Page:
I’m very pleased to announce that I’ve just finished my first book – Peter Johannsen and the Device of Wonders!
All that’s left is some editing and checking some of the continuity issues raised by having a range of different narrators. As I’m going to attempt to find an agent / publisher for this or, possibly publish online, I won’t be able to give too much of the plot away, but I’m going to copy over extracts so you can get a’feel’ for the piece.
Perhaps the hardest part is going to be considering how to get the concept of the book across to prospective agents / publishers etc, so, if you, dear reader, have any thoughts on that, do let me know!
At the moment I think it sits somewhere between the avant garde end of Science Fiction, a detective story and poetry. As a large part of the narrative is told through Peter’s personal notebook, I’ve included some of his illustrations, some of which are scattered through this page.
So, here’s extract 1.
This comes from near to the beginning of the narrative and is from the viewpoint of Peter Johannsen of the title. He has awoken disorientated and confused. He has found a small metallic device in his bedroom:
Shiny-bright-chrome new shine ‘twas, reflecting e’en in curtained gloom sparks and slices of himself and foot and carpet pattern full. Broad ‘twas. Thick to grip in hand. And somehow ‘cross that glance told it he in clean design that purposeful was it. No part of other this. No. Replete, complete, inherent inside ‘twas all itself, no component. No. What on earth? Where did this come from? I don’t remember this. Tired mind of his, struggling, yet move ‘gainst pushing probe of temple-cross found not place for IT from world of he. Stranger to all possess he yet…yet familiar in curve it was. Reach he out with moments doubt.
Hard it was, as thought and scrambling fingers hard to turn with mass of it. Stretch and pull it to he then. Swing-back-surprise then as though free from stuck came it, yet resting in palm, rumour of weight remain. Consider it he; spoke soft its form with subtlety pure of what it be. Indented curves, four no more, fit fingers made to hold sure. Full size of palm was it, yet enough to grip tight, project below with curved base. But sought his eye most on all ‘twas top– undoubtedly top –of red translucence. ‘Twas curved dome that spoke of…Press. Press! No button seen yet had he with more call to function than this. PRESS! In wondering caress he ran thumb light-touch o’er crimson curve, gauge and hesitant. Where did this come from? I don’t remember this.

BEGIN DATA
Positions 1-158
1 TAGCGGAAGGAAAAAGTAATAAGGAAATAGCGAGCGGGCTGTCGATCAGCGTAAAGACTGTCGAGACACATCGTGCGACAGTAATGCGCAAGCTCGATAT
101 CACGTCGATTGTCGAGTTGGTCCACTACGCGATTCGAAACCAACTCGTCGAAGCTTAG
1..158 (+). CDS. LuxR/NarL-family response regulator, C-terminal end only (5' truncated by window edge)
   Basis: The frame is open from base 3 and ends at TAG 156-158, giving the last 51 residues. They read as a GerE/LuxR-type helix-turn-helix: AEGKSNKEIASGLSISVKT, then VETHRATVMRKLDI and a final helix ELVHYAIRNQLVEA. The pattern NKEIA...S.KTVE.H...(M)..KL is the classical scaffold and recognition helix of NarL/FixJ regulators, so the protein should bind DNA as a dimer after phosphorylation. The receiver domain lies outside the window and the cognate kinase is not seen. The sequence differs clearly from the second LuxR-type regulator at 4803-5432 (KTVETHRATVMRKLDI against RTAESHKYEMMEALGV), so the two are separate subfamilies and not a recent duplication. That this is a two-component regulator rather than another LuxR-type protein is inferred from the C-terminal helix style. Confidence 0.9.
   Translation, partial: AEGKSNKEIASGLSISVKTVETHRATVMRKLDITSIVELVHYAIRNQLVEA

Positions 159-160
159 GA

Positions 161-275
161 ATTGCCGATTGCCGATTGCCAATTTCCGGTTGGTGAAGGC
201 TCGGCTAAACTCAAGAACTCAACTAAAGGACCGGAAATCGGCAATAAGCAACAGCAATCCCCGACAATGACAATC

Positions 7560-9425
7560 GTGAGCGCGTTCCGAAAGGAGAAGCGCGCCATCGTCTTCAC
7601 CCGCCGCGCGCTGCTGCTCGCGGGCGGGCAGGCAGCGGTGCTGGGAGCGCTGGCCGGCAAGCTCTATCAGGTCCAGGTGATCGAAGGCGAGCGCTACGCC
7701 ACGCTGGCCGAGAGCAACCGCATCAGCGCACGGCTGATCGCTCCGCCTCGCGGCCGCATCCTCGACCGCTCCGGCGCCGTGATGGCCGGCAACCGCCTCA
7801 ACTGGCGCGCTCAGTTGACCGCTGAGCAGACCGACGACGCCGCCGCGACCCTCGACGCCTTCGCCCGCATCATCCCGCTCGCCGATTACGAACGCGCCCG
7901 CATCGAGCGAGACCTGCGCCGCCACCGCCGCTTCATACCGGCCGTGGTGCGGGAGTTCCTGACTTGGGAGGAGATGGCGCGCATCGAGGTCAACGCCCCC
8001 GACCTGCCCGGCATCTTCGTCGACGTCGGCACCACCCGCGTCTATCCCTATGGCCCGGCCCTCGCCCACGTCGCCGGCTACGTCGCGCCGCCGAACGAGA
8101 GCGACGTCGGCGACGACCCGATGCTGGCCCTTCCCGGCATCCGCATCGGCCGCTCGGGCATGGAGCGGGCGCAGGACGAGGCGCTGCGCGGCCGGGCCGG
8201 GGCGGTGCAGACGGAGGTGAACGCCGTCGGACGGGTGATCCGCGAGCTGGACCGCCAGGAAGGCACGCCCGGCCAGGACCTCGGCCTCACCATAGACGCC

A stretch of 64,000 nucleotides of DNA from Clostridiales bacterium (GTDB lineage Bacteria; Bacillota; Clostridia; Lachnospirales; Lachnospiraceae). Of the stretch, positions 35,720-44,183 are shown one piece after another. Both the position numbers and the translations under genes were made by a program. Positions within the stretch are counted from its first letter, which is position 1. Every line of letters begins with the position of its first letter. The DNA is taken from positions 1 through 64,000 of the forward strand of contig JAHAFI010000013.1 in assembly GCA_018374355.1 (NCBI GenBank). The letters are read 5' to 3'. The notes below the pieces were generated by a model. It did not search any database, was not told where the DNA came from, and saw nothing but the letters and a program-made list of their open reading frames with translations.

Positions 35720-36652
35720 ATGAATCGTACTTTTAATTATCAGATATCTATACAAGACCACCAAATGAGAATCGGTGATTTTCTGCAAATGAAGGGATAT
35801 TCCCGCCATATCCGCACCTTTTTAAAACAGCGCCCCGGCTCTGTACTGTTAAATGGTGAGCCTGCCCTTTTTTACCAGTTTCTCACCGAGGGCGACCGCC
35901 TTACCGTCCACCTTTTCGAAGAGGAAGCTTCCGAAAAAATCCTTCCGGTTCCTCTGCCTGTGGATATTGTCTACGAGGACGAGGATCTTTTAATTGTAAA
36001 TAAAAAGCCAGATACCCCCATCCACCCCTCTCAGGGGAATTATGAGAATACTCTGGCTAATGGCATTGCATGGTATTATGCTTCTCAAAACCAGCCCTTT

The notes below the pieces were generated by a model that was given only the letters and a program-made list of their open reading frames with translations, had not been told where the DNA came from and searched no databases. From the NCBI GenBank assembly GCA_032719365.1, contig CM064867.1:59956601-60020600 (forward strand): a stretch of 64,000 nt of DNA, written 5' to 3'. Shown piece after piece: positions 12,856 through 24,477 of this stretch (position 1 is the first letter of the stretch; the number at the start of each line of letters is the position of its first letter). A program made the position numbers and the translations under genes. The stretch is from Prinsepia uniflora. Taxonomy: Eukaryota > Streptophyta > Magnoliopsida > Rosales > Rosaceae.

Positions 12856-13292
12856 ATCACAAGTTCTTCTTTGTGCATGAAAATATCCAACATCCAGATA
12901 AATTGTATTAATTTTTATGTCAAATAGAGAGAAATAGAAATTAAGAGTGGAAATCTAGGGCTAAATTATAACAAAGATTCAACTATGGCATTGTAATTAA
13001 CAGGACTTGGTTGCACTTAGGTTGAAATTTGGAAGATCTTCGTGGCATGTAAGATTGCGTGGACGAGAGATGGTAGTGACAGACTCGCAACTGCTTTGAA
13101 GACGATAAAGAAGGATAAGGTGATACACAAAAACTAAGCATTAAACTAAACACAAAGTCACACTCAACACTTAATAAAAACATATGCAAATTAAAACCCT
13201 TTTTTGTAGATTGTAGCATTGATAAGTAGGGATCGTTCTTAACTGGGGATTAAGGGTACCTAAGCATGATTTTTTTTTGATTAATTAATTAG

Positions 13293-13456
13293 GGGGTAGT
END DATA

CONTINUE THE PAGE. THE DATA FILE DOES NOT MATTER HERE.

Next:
As pause he there time passed, pulled up close and tugged hard on conscious mind of he. Noise. He must have clattered on falling; call he out then? I bet I woke Annie. Shit. She was so tired, not what she needs. Pull up on bed and scraping up to sit. Had he woken her? Replay through see – of whispering beginnings in doubt – saw he then in real time fall and how long there quiet was he. If over he go why not she awake? Was it late? She up and gone? What time is it? Then turn he to left, THE DEVICE in hand, gripped tight unthinking.
Annie? Did I wake you?
(c) S.Dyer 2012
The words in bold also form a part of the narrative. They are gathered together into a block of text at the beginning of each chapter, sometimes complimenting and sometimes extending the meaning of the main events. Here is an example of this from later on in the book: